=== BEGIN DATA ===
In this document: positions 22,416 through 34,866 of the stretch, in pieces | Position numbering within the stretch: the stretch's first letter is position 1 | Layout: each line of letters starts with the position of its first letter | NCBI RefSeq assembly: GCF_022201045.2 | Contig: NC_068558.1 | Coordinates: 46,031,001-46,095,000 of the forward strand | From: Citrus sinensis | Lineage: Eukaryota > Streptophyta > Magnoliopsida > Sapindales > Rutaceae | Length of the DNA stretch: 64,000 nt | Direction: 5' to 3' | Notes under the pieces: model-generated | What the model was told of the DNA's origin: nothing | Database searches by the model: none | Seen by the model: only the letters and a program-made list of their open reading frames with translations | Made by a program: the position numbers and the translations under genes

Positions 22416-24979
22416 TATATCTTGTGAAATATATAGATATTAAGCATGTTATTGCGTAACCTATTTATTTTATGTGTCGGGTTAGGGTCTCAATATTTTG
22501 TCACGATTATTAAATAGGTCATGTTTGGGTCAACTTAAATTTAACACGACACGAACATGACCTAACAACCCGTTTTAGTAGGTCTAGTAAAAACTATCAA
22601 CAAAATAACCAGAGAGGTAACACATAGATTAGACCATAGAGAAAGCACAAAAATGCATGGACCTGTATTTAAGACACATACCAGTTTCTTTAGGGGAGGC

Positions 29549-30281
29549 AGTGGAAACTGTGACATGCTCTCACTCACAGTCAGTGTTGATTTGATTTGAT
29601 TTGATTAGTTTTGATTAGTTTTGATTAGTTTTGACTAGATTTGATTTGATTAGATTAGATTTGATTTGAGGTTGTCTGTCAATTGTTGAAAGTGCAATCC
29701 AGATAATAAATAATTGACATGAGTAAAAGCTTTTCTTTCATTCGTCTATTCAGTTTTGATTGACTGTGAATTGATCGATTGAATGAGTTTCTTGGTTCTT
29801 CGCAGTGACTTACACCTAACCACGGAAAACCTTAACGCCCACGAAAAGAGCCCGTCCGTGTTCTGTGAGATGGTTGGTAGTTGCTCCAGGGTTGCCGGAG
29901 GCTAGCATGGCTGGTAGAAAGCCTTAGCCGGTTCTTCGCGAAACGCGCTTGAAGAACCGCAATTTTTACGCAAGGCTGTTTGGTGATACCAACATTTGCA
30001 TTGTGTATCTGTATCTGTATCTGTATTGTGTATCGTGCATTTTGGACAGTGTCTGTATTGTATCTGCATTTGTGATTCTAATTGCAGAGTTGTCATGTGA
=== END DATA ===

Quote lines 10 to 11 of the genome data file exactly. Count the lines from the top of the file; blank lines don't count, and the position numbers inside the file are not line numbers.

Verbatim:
29801 CGCAGTGACTTACACCTAACCACGGAAAACCTTAACGCCCACGAAAAGAGCCCGTCCGTGTTCTGTGAGATGGTTGGTAGTTGCTCCAGGGTTGCCGGAG
29901 GCTAGCATGGCTGGTAGAAAGCCTTAGCCGGTTCTTCGCGAAACGCGCTTGAAGAACCGCAATTTTTACGCAAGGCTGTTTGGTGATACCAACATTTGCA